Google intends to bring its Artificial Intelligence (AI) system to all of its projects. With its latest experiment, the search giant has started using its AI on Street View imagery from Google Maps. Simply through post-processing, the machine learning algorithms transform these images into professional grade photography.
A software Engineer on Google Machine Perception team, Hui Fang, says that the algorithms train a deep neural network to scan thousands of Street View image and chooses the ones with potential for nice looking landscape photos. The smart software then “mimics the workflow of a professional photographer” to turn transform a group of images into aesthetically pleasing panoramas.
How Google Did It?
AI systems can be taught to perform tasks that aren’t binary, like most of the tasks related to computer systems. This is also evident from a research posted to the pre-print server arXiv early last week, which states that AI can be more subjective, for example in fields like art.
However, aesthetically training software to identify good looking shots is generally labor intensive and consumes lots of time. In other words, humans have to manually choose lighting effects, saturation filters and even label sets of photos which look more pleasing to the common man.
Fang and his machine learning team used a different method though. They used a generative adversarial network to efficiently identify superior photographic elements and train the neural network much more quickly. This is a relatively new methodology in AI research that puts two neural networks against each other and uses the output to develop the system.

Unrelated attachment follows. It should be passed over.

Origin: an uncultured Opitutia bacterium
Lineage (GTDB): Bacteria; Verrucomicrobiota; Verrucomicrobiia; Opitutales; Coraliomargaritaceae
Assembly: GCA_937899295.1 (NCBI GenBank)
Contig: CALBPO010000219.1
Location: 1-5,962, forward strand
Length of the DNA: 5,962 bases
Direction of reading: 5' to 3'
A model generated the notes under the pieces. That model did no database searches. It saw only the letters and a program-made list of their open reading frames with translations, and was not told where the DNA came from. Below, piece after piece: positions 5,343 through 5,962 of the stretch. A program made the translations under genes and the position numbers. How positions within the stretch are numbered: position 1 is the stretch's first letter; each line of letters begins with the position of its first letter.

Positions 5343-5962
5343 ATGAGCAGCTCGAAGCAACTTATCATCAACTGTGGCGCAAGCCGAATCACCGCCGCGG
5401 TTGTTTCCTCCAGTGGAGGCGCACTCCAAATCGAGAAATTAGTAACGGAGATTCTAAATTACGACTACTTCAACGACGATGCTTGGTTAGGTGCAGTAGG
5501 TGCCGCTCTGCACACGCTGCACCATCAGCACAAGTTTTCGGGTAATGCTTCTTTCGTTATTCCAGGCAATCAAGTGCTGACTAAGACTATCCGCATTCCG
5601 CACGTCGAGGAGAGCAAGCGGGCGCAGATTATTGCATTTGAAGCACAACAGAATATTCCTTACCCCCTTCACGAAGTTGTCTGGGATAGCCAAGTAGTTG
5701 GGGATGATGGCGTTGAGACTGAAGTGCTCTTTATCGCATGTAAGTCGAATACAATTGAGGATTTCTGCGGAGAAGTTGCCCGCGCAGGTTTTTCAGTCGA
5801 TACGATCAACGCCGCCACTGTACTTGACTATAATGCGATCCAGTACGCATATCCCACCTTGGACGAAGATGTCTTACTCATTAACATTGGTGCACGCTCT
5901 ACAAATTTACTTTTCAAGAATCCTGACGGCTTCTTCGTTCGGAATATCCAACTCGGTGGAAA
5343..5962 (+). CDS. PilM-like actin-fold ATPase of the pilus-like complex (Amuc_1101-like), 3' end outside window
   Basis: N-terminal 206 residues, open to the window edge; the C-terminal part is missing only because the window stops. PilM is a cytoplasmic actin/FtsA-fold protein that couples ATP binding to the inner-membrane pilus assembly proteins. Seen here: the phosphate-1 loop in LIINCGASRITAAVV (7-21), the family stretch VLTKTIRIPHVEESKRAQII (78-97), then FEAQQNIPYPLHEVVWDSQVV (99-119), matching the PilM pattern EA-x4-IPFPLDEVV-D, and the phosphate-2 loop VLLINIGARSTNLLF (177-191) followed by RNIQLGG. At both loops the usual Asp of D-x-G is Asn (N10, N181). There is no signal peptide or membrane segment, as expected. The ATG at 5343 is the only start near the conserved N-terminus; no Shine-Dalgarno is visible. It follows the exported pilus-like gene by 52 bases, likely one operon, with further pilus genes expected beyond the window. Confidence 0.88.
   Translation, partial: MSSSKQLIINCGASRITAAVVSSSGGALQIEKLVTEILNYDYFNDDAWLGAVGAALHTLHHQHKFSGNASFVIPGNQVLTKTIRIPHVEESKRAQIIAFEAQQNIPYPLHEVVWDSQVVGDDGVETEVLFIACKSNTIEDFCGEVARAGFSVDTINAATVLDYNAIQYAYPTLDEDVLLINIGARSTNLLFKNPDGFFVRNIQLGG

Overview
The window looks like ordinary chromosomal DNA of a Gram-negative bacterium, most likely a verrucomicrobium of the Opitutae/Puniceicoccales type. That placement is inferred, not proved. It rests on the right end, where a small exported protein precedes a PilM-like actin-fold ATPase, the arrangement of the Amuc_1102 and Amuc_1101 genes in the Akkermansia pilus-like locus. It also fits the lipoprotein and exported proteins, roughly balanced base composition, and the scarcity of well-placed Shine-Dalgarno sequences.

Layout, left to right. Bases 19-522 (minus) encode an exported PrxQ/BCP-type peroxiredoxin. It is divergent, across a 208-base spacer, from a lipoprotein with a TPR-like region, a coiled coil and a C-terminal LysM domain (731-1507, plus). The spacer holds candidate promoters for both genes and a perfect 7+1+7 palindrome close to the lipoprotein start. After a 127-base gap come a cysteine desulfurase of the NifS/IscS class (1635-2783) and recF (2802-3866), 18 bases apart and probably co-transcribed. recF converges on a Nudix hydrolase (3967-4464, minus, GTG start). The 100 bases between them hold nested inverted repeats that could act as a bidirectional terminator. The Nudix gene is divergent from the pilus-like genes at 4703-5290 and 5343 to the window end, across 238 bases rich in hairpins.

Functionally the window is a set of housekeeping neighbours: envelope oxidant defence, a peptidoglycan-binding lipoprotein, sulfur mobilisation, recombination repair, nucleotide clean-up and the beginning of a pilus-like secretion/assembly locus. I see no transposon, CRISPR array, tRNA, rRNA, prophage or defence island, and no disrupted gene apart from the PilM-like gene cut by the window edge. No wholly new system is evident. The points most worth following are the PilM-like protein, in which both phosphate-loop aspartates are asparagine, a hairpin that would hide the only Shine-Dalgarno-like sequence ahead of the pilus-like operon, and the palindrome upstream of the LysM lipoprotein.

In simpler words, Google used an AI photo editor to try and fix professional shots that were randomly edited by an automated system that changed the lighting and applied some filters. The other model then tries to differentiate between the edited picture and the original one resulting in understanding general qualities of good nice looking and bad photos. This allows the system to be trained to edit raw images and improve them.
The team then used a Turing test like experiment to see whether the AI software was producing professional grade photos. Real professional photographers were asked to grade photos produced by the software along with some random shots taken by humans. Fang says that two out of five photos received a score on par with pros.
Fang says that Street View panoramas were just an experiment which might someday be used to take better photos in the real word. The team has compiled a gallery which links the panoramas to Street View sources.
It must be mentioned that Google already uses its AI in the Photos app which automatically identifies photos of the same area and offers to create panoramas or users automatically.